The book of Malachi is an interesting book that concerns itself with the last times, and its themes are mentioned throughout the New Testament. Malachi is concerned with election, judgment, the calling of the gentiles, the change of Temple worship, a change of the priesthood and a number of other matters that the New Testament writers expand upon. It also has something to say about the ministry of John the Baptist and even the coming (parousia) of the Lord. Notice how Malachi begins his prophecy:
I have loved you, says Jehovah. But you say, In what have You loved us? Was not Esau Jacob’s brother? says Jehovah; yet I loved Jacob, and I hated Esau and made his mountains a desolation, and his inheritance to be for the jackals of the wilderness. (Malachi 1:2-3)
Herein we find the premise upon which the New Testament’s doctrine of election is founded. God loved Jacob but hated Esau. That is, God chose Jacob and rejected his brother Esau. What began long ago with God choosing one person over another to be his people had expanded into a corporate matter. God says he ‘loved’ Israel and says his love for them was expressed in the fact that he had not destroyed Israel like he did Esau (Edom). The Lord claimed Edom would not be rebuilt (Malachi 1:4).
Centuries later, when Paul wrote about God’s elect, he drew upon the words of Malachi, saying that, even while Jacob and Esau were yet in Rebecca’s womb, the Lord said “the elder would serve the younger” (Romans 9:10-13). However, Paul used the Lord’s choice of Jacob over Esau to make a much broader point with regard to God’s elect.
Paul paints a bleak picture for Israel in his letter to the Romans, saying he could wish that he were cut off from Christ, if only Israel wouldn’t be, even though the promises and adoption etc. belonged to them (Romans 9:1-5). Paul then goes on to show that it was not the children of the flesh in Abraham’s lineage, who are the children of God. He does this by showing that Sarah, who was beyond childbearing age, miraculously gave birth to Isaac. Thus, Isaac was a miracle child, who could not have been born without the work of God being involved. Therefore, the election belongs to the children of the ‘promise’ of God, not the desire or the labor of man. Abraham had many children, but the election went through Isaac, the son, whom Abraham could never have had without his birth being the work of God (Romans 9:6-10).
Paul then shows how those, whom the Lord has called out from among the Diaspora, namely, the ten tribes of the House of Israel (Romans 9:26-27), are the remnant from the kingdom of Israel, whom through the Gospel God reunites with the remnant from the kingdom of Judah (cf. Ezekiel 37:11, 15-24). In other words, it is not the whole nation of Israel that God chooses, but a remnant or the elect out of that nation. It is not the children of the flesh who will be saved but the children of faith, i.e. the children of the promise—those whom could not have been born as children of God without the miracle of God working out the process.
Nevertheless, the election, according to Paul, doesn’t stop with the remnant of the whole House of Israel. He tells us in Romans 11:11-24 that, just as Esau was cast away so Jacob could be chosen, so, now, Jacob (excluding the remnant) is cast away that the gentiles could be received into the family of God. Here, we have in the election the reunification of Israel in the remnant that believed the Gospel, plus they are then united with the believing gentiles to form the church, the new Israel of God (cf. Galatians 6:15-16), which seems to be the opposite of what the Lord had done in Genesis 11:1-9.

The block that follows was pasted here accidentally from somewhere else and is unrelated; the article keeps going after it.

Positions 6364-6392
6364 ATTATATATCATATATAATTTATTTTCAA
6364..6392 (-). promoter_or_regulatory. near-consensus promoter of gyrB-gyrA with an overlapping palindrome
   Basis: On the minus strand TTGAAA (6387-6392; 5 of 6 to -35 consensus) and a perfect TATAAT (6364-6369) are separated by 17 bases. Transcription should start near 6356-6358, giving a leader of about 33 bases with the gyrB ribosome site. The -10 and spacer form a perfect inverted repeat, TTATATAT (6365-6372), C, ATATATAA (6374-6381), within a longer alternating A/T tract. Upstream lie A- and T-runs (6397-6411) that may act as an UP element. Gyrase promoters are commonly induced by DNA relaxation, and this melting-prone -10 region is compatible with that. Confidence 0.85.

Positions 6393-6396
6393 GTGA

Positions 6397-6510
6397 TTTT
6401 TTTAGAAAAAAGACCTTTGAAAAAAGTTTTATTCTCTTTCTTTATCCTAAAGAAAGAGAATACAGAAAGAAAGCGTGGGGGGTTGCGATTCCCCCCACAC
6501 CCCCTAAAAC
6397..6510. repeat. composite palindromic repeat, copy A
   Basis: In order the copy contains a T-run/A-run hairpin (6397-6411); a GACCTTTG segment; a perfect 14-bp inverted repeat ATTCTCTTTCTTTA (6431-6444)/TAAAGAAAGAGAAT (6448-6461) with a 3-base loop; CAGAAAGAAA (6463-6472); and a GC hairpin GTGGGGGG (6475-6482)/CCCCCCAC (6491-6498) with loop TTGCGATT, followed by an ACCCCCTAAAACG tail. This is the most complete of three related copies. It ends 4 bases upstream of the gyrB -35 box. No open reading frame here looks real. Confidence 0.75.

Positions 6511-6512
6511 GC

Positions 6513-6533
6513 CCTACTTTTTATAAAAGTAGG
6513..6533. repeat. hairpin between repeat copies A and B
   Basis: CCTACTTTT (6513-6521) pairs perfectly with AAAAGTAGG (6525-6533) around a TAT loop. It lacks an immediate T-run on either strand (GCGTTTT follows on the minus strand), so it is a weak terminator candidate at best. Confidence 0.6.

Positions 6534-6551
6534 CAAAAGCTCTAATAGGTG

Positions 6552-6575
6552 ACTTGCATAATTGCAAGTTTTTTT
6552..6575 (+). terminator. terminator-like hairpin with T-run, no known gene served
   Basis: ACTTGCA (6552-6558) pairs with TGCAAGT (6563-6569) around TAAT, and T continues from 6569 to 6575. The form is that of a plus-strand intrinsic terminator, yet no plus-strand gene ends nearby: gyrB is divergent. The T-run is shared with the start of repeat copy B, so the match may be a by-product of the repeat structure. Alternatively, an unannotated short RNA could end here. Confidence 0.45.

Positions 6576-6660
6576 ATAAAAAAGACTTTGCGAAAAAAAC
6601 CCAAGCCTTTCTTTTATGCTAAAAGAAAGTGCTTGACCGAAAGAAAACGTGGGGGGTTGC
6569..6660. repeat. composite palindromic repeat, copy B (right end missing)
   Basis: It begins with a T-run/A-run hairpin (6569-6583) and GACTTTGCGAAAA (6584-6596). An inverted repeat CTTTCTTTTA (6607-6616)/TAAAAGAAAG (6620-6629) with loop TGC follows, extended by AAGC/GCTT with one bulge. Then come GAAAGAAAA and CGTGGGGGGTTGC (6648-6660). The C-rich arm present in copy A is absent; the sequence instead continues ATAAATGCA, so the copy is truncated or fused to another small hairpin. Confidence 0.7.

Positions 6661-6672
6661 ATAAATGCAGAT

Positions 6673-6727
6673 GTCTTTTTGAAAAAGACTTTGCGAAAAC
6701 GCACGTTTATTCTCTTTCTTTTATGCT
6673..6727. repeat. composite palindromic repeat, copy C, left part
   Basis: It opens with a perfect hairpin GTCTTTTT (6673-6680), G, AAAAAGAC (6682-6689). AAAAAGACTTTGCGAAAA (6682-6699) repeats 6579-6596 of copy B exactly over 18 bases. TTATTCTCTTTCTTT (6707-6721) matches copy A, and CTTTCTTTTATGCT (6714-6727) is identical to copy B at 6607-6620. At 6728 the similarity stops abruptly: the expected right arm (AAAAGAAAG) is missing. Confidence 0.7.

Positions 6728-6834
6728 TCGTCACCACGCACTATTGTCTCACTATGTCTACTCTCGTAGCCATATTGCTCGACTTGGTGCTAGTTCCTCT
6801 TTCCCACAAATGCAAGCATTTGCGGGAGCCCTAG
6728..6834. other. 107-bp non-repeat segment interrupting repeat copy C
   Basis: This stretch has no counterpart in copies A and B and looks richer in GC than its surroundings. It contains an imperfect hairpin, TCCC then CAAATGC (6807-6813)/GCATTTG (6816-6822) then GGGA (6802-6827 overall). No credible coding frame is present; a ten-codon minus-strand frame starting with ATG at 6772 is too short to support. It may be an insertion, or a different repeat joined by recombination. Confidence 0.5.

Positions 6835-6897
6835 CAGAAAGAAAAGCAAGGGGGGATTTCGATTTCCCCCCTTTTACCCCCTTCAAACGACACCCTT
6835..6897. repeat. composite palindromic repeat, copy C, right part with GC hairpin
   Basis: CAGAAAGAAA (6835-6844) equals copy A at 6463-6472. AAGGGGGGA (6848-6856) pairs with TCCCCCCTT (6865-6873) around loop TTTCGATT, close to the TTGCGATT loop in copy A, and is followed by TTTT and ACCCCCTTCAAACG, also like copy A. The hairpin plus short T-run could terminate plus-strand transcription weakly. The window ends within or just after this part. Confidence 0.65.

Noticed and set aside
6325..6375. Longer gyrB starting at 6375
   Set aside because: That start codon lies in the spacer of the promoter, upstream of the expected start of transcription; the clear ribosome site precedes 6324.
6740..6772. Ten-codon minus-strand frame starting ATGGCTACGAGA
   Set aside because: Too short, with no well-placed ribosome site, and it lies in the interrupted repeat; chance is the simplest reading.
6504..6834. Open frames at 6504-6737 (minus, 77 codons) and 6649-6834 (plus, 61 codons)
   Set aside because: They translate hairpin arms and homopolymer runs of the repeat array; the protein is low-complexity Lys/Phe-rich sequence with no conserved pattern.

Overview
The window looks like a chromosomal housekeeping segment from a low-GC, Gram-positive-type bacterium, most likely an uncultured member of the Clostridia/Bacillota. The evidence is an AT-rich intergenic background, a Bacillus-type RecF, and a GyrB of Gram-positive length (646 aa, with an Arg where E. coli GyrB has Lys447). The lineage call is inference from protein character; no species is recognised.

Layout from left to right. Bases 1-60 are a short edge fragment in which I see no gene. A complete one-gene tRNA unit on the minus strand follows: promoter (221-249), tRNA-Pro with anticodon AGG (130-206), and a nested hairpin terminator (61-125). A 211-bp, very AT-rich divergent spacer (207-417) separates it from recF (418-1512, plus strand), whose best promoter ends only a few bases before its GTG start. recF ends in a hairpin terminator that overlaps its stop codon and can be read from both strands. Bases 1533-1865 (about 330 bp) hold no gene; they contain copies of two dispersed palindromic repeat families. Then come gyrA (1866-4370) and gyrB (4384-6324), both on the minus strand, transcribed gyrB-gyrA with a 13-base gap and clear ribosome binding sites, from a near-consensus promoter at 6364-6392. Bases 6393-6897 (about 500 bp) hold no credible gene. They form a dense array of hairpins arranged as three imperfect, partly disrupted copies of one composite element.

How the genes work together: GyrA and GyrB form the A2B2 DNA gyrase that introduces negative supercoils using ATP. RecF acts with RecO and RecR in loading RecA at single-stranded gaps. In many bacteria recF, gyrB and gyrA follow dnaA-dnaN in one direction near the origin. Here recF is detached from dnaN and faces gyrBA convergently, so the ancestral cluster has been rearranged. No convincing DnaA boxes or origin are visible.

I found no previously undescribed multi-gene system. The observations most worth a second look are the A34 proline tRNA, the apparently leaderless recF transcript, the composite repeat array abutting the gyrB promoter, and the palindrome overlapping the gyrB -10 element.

So, what does this have to do with the last days in the New Testament? Notice what Malachi prophesies later in chapter one:
For from the rising of the sun even to its going in, My name shall be great among the nations; and everywhere incense shall be offered to My name, and a pure food offering. For My name shall be great among the nations, says Jehovah of Hosts. (Malachi 1:11)
The name of the Lord will be great among the gentiles, writes the prophet, but notice what is claimed next: “everywhere incense shall be offered to my name and a pure food offering…” Under the Law of Moses only the Levitical priesthood could offer sacrifices or burn incense before the altar of God, and then only at Jerusalem. However, Malachi says this will be done everywhere! This not only calls for a change of the priesthood, but, no doubt, points to the 70 AD destruction of the Temple at Jerusalem, because as long as the Old Covenant was valid, what Malachi prophesies in Malachi 1:11 couldn’t be legally done. Yet, it is done under the New Covenant.
Jesus also pointed to such a time in John 4:21-24, saying that the hour would come and was even then present when men would no longer worship God from Jerusalem but would worship him in truth and in spirit. Peter would later say that his readers in Asia Minor were being built up to be a spiritual House, a royal priesthood, offering spiritual sacrifices acceptable to God through Christ (1Peter 2:5). In other words, the elect of Malachi, had become the remnant of the whole House of Israel together with the believing gentiles through Paul’s ministry. These are then described by Peter as the spiritual House of God, and the royal priesthood, who offer spiritual sacrifices to him throughout the world. Thus, pointing to the judgment upon Jerusalem and the Temple in 70 AD (Malachi 3:5; 4:5-6).